The 24/25mm focal length is anything but an embarrassment of riches for a Leica rangefinder user. This is not surprising given that there are no native framelines and an external finder is generally warranted for accurate framing. Perhaps using a 24/25mm lens on a Leica rangefinder is like trying to put a square peg in a round hole and this whole thing is a stupid exercise in frustration. Nonetheless, for me, this is a useful focal range and not going there is not an option.
In our price range, options are limited. If you look back at my overview of the 24/25mm range there really isn’t much. Leica does not provide us with any sort of option even if we wanted to go slightly (or even moderately above our price range). It is also hard to find Canon 25mm LTM lenses these days. I have been hunting for one I haven’t seen one come up on eBay (or anywhere else) that wasn’t completely beat up, suffering from aging disease, and/or stupidly priced. I debated heavily about getting an MS-Optics 24mm Aporia lens but, ultimately, I couldn’t pull the trigger. I just couldn’t get myself there.
I didn’t buy the MS-Optics lens for lack of trying. I almost pushed the “buy” button 20 times but couldn’t do it. First off, for the purposes of this website, buying a cultish, small batch lens, from a lens master in Japan which is not widely available but it known for quirky rendering isn’t what “normal” people probably want to be doing. Therefore, it doesn’t quite fit the intent of this website. Second, with 24/25mm lenses I really do want everything in focus as I discussed here. Weirdness is not what I am looking for in this focal length. Last, as a part time Japanophile, I cant tell if I am just caught up in the whole Miyazaki thing which is not a good reason to buy a lens. Either way, I didn’t buy it…but I am still considering an MS-optical 28mm in the future. The pull of Miyazaki is strong these days.
Which, at least until I can find a good copy of the Canon 25mm LTM (at which point I will update this page) or Leica drops their prices, brings us to our only two options for photographers looking to go a bit wider than 28mm without going all the way to ultra-wide 21 or wider.
I thoroughly tested the Zeiss ZM Biogon 25mm f/2.8 and tested the Voigtlander 25mm Color Skopar f/4 lens until red disease put and end to that. Both of the options available to us are modern options so I don’t have much for you with vintage rendering.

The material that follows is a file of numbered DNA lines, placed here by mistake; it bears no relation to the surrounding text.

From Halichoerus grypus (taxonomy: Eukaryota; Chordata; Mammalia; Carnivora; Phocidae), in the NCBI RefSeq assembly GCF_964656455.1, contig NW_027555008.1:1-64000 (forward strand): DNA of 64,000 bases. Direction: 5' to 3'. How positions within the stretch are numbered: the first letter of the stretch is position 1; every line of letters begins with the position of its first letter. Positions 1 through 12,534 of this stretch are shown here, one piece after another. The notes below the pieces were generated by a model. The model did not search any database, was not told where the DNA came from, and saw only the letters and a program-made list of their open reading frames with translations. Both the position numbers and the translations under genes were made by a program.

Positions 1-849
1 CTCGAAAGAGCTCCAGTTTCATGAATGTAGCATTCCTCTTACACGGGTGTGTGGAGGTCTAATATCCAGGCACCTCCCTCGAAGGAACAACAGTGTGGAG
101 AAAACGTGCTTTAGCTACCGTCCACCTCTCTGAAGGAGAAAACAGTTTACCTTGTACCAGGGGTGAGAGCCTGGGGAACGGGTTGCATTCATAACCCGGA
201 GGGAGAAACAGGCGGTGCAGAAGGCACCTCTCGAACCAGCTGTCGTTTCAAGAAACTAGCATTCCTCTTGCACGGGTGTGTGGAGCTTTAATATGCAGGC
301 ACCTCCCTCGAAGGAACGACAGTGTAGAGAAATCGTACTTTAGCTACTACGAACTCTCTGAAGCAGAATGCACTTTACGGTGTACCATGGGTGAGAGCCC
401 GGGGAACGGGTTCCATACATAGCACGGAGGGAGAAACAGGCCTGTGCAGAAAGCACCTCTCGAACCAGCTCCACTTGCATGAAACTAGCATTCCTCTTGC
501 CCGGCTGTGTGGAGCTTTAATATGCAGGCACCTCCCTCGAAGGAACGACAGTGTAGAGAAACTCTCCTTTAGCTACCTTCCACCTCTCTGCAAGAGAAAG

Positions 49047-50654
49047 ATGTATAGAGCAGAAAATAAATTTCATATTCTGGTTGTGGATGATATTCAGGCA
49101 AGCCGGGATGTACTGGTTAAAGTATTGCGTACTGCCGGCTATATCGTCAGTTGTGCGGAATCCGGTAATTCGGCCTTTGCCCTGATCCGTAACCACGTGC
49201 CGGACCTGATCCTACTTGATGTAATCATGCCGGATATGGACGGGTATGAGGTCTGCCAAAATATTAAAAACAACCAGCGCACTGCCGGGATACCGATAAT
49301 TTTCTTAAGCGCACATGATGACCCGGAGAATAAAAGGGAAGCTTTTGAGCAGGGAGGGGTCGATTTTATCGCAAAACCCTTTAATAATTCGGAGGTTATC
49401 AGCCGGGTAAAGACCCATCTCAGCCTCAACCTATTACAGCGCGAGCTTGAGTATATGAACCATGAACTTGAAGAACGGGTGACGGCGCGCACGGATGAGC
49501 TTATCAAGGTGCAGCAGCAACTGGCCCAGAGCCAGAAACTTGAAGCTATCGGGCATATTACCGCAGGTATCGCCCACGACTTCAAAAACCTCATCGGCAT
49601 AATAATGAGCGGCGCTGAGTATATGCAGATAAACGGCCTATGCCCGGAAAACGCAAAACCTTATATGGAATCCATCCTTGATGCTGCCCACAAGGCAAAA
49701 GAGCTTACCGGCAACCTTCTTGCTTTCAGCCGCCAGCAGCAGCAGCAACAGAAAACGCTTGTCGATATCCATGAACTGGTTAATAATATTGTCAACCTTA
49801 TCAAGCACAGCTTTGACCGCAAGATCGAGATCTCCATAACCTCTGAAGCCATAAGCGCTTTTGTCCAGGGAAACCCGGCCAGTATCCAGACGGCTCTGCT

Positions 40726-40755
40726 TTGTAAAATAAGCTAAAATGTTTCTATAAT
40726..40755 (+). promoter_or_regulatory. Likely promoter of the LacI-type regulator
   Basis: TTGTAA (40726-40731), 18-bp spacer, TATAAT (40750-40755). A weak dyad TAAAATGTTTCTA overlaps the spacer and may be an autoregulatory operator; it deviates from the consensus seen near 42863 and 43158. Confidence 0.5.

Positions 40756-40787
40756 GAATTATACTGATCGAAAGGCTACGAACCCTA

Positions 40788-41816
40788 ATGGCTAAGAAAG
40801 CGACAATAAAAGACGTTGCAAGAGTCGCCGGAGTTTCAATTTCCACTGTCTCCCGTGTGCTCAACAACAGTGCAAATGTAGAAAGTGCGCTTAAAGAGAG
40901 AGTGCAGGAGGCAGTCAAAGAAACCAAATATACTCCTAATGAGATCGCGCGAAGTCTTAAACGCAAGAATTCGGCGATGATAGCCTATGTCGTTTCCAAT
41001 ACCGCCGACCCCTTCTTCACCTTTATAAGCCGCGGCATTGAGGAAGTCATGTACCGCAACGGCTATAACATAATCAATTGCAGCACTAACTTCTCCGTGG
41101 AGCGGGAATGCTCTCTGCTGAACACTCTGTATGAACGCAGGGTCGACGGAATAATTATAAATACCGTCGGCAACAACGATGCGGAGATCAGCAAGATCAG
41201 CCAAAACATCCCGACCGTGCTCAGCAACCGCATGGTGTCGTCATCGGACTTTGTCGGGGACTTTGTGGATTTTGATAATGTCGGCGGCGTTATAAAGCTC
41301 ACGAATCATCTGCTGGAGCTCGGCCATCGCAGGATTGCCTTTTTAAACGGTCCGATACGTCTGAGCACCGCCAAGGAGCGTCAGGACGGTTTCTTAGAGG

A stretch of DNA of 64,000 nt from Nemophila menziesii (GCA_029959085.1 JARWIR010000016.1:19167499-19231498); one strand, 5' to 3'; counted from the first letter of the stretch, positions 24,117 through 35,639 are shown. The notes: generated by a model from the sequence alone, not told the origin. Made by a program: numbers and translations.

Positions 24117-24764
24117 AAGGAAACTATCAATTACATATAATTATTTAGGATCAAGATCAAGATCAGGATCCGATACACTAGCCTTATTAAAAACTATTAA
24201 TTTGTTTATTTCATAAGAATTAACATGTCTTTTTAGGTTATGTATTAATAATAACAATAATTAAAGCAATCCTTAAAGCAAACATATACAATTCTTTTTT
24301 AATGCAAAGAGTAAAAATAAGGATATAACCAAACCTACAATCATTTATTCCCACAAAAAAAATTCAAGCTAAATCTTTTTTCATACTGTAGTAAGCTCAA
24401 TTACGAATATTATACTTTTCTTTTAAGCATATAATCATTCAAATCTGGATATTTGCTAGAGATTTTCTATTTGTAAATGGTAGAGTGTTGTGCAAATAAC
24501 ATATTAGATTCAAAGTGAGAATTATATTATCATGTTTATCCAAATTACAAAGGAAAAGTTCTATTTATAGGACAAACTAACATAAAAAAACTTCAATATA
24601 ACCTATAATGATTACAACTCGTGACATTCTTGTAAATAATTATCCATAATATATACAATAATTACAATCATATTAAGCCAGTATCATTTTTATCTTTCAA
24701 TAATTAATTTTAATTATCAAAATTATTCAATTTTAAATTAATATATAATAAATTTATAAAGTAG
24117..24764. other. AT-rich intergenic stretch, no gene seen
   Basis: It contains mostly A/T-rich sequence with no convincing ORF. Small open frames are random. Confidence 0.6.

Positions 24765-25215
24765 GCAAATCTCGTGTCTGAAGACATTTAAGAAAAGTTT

In the 24/25mm focal length, in our price range, your decision is easy.
- If you shoot digital, get the Zeiss option. The red disease on the Voigtlander is a pain and not something I want to deal with. The only way I could see buying the Voigtlander for digital is if 1) you shoot mostly film and only rarely digital 2) you really object to the larger size of the Zeiss lens 3) you want something inexpensive just so you have something in this focal length because it is not something you shoot often and 4) you want to spend your time correcting red disease in post or you don’t care about a magenta band on the margin of your image. I am not sure how many people live in the intersection of that Venn diagram but, if you do, know what you are getting into before you go there. You have been warned. Removing vignetting is easy. Removing color casts on one side of an image is a bit of a hassle.
- If you shoot ONLY film and will never shoot a digital rangefinder, you have a decision to make and that really depends on two things. 1) can you deal with f/4? 2) are you OK with the larger size of the Zeiss lens? For me, as much as I love ultra small lenses, with film, I want the 2.8 option just in case I am loaded with slower film and find myself after hours or inside. As you can see, this decision has essentially nothing to do with image quality. To be honest, I would be 100% happy shooting film with either of these lenses as far as image quality goes. On digital, I like the Zeiss rendering a bit better but with film, even if you had a gun to my head, I couldn’t get myself to care enough either way to tell you which is better and prevent you from putting a bullet in my head. If you really did have a gun to my head, would probably pick one and blurt out something randomly but that would be to stop you from pulling the trigger not because I really thought one was better than the other.
Because I shoot digital as much as film, I ultimately sold the Voigtlander and kept the Zeiss.